I first review that they know each sound individually. I ask for the sound of each letter, but not necessarily in the order that they appear in the word. “What does o say? What does p say? What does l say? Okay here we go. You make the letter sound as I point to the letter and hold that sound out until I move to the next letter.” (Hard sounds are more difficult to hold.) In the beginning I make the sounds with them to make sure they’re hearing the correct sound being made and will copy me. “/p/” At this point I pick my finger up off of the paper, board, etc, to drive the point home that they are to only make the sound that I’m pointing to. Then I point to it again, but this time I will move to the second letter. “/p/, /lllllll/” And I pick my finger up. Every time we add a letter sound in the word, we ALWAYS go back to the beginning and start over. That is why it is call CUMULATIVE blending. This really helps to keep children from leaving off that beginning sound when they blend the sounds back together. So I point to the beginning p again, “/p/, /llllll/, /ooooooo/” and I pick my finger up. “/p/, /lllllll/, /oooooooo/, /p/” Then this time when I get back to the beginning of the word I slide my finger all the way to the end of the word and if they’ve listened to themselves all the way through, they should blend the sounds like a trooper!
Try this at home and see how your sweet child does. It is SO much fun to watch the look on their faces when they realize that they really are beginning to get a grasp on this reading thing. Let me caution you to try to stick to words with short vowel sounds and the words that we’ve become “experts” with. Your kiddo might just amaze you!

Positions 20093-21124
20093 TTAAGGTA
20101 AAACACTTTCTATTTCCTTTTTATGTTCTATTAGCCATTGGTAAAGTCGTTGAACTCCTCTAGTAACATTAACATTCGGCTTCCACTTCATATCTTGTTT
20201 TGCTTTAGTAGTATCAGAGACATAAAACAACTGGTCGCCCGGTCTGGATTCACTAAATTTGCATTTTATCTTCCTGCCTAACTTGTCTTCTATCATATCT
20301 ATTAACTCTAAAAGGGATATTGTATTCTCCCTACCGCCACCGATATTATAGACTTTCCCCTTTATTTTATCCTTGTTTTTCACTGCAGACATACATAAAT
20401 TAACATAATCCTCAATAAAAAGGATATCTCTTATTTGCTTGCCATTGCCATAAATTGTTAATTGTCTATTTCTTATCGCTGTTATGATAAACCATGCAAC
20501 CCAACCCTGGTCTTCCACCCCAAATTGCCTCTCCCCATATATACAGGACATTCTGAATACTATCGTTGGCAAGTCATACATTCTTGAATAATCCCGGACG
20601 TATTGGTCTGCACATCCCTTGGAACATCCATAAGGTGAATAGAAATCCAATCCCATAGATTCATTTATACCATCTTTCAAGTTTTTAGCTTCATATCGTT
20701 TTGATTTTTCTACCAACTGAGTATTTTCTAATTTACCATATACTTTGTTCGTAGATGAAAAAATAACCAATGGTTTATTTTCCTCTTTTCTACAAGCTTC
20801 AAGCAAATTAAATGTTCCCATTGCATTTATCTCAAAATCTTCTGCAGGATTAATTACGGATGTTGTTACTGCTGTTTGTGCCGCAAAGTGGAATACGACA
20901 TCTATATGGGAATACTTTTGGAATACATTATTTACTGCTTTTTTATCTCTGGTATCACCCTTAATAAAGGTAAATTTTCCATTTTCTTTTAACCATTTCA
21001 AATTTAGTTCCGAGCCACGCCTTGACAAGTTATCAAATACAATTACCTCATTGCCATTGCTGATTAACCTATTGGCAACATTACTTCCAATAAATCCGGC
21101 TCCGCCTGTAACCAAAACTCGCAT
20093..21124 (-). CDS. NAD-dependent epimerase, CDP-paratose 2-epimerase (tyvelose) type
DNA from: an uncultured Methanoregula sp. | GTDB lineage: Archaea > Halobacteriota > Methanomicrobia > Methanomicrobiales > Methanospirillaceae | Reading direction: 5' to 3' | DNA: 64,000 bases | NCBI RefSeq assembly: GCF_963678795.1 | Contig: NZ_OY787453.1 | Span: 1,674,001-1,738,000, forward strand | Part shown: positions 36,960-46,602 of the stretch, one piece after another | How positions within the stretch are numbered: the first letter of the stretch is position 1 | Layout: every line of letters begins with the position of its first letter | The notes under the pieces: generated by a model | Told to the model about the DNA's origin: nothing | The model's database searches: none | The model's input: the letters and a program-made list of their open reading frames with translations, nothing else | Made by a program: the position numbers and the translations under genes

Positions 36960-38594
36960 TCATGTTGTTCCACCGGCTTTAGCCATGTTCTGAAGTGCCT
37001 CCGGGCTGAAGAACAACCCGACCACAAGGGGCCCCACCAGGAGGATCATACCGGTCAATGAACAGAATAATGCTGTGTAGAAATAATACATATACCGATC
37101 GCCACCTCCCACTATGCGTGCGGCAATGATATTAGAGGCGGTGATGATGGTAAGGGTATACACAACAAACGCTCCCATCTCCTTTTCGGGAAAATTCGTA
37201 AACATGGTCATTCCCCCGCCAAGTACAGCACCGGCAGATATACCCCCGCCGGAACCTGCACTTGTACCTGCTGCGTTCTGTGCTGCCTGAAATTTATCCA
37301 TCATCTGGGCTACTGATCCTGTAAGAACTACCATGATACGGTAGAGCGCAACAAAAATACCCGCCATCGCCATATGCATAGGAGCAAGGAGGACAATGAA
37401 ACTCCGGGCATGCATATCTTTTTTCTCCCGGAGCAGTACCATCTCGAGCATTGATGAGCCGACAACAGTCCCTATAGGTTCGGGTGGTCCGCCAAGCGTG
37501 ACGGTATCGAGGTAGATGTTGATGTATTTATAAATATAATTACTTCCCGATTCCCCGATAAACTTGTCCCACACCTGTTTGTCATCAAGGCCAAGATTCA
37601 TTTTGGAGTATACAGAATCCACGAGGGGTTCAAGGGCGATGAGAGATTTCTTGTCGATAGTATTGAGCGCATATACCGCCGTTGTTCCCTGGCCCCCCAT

If your sweet child is continually saying something uncompromisable like “litery centers” or “liverty centers” or even “liberty centers”, he could be trying to tell you something really exciting about Literacy Centers. This is a time between assignments when they have time to play literacy based games and activities, with a partner, to practice their reading skills as well as other important kindergarten skills, like problem solving, social skills, time management, and self help.
So the next time you ask your precious child what he did today and he says, “nothing”, ask him what he did in “Literacy Centers.” You should get some very specific answers then. ;-D
Thanks for being involved if your child’s education and caring enough to ask about their day!
Moms and Dads, Blue Folders are coming home today. When you read my comments, they may seem very repetitive from conversations we may have already had. Please understand that the Blue Progress Folders are one piece of documentation that we have to keep. They will go in your child’s cumulative folder for future teachers to see, if there’s a need. I didn’t want you to think that I had forgotten that we already talked about a certain topic and wrote about it again… just making documentation.
You will see that I have commented on foundational skills. These are the basics. If your child has an area of weakness within these skills, lets get on top of them now so we can move forward successfully.
Please remember to sign beside my comment and return it to school on Monday.
As always, thanks for your support!
WOW! I never knew the number 13 was such a difficult number to include in counting. I have several Treasures this year that are struggling with it this year though. Let’s play a game. Have your child count to you. You can have your child stop at 25 if he/she is successful to that point. If your child skips 13, write the number 13 on several sticky notes and stick them around the house (without telling him that you’re going to do this). When he asks you why you’ve done such a crazy thing, you can have a conversation about how important every number is and that it can’t be left out. Have your child practice counting specifically to 13 and stop. Have your child practice writing the number 13 as well. Dry erase markers on windows and mirrors work great too!!! Put 13 pennies, beans, pencils, grains of rice, forks, etc. on a table to count. We’ve got to tear down this wall.
Thanks for your constant support!